Drugo more Association presents the group exhibition A world without us, that will open on 7 September at 8 PM in the Mali Salon gallery (Korzo 24, Rijeka) as part of the international programme State Machines and supported by Rijeka 2020.

Researching a future no longer dominated by humans, the exhibition displays new media works by acclaimed international artists Tim Arnall, Ignas Krunglevičius, Nicolas Maigret, Maria Roszkwoska, Yuri Pattison, Sascha Pohflepp, Suzanne Treister, Addie Wagenknecht and Pinar Yoldas.

The idea for the exhibition does not lie in some post-apocalyptic scenario, but on a world of technological advancements that we are already living in. The tools for creating a world without us are already present – the first self-driving cars are on the streets, automated algorithms write news, machines are translating texts. Algorithms have begun to trade a third of all ongoing stock exchange in the US and EU back in 2009, and we can only guess how far it has gone by today.

The growing influence of non-human agents in our everyday lives is not just the subject of recent film and television productions such as One (2013), Black Mirror (2011) and Äkta människor (2012), but also a subject of contemporary (media-based) art. Artists participating in the exhibition contemplate on the possibility of an ecology without people, imagining a post-anthropocene world where different “life forms” are in control, such as algorithms, artificial intelligence, artificial nanoparticles and genetically modified microorganisms.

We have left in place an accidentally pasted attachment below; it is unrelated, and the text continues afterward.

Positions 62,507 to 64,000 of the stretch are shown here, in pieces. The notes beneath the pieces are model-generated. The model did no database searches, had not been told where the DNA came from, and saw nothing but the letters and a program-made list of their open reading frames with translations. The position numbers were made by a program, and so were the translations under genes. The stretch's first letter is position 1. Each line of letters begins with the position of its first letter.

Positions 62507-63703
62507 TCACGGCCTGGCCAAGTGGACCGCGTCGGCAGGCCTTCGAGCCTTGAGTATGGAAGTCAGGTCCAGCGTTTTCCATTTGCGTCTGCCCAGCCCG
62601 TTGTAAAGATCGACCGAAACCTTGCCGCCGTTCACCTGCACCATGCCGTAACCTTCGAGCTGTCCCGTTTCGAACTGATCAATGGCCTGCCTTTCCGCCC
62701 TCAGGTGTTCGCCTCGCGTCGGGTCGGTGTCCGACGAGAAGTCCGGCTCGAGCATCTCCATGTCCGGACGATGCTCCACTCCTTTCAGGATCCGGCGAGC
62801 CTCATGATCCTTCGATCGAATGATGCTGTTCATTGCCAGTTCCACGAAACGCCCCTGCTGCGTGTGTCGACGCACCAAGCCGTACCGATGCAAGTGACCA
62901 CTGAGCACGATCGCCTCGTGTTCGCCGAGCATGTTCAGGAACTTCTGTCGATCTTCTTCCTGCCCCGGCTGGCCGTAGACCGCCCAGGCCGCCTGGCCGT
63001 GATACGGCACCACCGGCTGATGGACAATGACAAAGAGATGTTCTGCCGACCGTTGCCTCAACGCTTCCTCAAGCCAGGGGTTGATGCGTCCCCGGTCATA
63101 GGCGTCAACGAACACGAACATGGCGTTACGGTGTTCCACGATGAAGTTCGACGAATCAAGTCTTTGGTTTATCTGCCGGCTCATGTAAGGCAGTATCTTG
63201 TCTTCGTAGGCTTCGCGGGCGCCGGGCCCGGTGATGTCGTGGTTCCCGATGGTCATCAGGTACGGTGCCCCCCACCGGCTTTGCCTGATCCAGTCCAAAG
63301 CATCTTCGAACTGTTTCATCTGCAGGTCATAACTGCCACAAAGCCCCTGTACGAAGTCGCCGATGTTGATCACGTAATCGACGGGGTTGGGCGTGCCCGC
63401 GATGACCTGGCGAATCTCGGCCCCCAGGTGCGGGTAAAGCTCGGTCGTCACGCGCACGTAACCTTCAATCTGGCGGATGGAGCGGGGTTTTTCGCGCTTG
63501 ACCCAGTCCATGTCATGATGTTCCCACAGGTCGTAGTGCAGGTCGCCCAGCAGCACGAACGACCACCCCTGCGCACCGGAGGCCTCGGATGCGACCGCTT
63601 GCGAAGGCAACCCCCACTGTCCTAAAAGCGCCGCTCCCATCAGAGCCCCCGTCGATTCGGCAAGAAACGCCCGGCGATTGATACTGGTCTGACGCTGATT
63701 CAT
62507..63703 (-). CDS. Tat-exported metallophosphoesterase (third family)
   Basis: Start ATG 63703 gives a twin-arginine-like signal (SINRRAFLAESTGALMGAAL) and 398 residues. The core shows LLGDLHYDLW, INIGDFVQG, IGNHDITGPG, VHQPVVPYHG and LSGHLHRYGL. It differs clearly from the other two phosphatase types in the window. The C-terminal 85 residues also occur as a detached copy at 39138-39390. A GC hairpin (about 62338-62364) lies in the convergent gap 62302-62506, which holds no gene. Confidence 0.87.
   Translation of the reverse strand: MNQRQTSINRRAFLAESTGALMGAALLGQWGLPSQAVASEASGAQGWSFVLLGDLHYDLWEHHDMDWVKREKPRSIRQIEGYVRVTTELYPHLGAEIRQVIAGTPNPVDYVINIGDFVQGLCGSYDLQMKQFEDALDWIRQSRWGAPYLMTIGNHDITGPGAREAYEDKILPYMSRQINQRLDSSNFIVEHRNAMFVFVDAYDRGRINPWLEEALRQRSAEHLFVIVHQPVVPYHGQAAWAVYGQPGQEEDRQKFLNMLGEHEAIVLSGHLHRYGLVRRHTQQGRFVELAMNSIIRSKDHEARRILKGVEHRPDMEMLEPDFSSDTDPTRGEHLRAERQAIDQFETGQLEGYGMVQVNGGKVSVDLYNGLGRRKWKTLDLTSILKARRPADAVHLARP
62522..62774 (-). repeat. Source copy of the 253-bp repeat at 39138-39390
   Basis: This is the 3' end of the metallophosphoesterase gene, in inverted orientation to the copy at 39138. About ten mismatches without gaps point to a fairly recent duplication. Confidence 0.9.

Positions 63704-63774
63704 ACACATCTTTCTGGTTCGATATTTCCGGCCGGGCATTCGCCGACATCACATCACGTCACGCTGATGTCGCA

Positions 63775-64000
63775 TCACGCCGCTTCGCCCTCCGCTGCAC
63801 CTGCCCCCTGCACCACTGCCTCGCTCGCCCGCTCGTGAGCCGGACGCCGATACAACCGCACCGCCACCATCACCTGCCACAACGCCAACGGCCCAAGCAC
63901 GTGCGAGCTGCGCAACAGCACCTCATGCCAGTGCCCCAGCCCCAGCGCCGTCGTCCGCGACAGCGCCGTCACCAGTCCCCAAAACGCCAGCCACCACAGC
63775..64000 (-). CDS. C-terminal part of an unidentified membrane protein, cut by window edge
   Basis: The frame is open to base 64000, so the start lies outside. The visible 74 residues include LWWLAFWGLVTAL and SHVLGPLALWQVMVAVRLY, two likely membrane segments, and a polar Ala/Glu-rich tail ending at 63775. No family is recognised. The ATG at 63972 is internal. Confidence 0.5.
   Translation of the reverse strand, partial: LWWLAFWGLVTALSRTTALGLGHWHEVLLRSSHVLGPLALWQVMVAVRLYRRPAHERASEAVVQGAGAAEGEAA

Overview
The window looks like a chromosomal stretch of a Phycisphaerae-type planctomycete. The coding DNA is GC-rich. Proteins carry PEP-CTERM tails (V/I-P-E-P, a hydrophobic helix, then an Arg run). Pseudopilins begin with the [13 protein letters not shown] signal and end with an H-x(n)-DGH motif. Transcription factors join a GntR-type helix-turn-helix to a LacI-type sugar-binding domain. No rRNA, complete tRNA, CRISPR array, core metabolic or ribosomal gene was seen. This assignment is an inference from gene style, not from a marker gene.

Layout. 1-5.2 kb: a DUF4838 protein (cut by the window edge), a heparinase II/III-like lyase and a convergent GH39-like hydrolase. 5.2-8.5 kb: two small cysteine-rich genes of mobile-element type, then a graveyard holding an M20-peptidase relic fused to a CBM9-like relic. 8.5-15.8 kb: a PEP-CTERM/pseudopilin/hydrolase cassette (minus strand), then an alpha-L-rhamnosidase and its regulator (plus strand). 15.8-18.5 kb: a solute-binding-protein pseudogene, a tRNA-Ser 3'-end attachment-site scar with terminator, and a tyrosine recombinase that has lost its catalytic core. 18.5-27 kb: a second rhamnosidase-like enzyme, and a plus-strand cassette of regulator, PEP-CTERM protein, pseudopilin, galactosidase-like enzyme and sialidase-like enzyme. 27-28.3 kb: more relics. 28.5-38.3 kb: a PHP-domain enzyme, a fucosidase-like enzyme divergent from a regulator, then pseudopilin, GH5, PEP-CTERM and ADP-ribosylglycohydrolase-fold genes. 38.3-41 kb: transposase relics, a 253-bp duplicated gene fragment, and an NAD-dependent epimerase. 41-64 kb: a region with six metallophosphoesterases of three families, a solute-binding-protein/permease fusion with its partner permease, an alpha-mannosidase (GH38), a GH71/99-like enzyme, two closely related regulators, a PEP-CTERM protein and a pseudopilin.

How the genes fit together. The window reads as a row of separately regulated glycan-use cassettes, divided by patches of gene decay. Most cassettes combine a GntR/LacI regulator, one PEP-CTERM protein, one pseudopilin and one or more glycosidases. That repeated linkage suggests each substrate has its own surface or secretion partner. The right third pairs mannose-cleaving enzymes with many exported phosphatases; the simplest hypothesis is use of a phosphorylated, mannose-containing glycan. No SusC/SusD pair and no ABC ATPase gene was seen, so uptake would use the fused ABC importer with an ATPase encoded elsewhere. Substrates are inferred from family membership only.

Visitors can expect to hear stories of a monolithic black refrigerator contemplating its own existence, artificial intelligence in the shape of a 3D animated cat ruling over a megalopolis, and an algorithm that creates art based on ideas never even considered by people.

The exhibition’s curator is Inke Arns, artistic director of the Hartware MedienKunstVerein association from Dortmund. She has worked since 1993 as an independent curator and theoretician in the fields of media art, Internet culture and Eastern Europe. She got her PhD at Humboldt University in Berlin and has organised exhibitions in many European museums and galleries. She penned numerous articles on media art and internet culture, and some of her acclaimed books include Neue Slowenische Kunst – an analysis of their artistic strategies in the context of the 1920s in Yugoslavia (2002), Net Cultures (2002) and Objects in the mirror may be closer than they appear! The Avant-Garde in the Rear-View Mirror (2004).

The exhibition can be visited for free until 22 September, from Tuesday to Saturday between 11:00 and 20:00, and on Sundays from 11:00 to 13:00 and 17:00 to 20:00.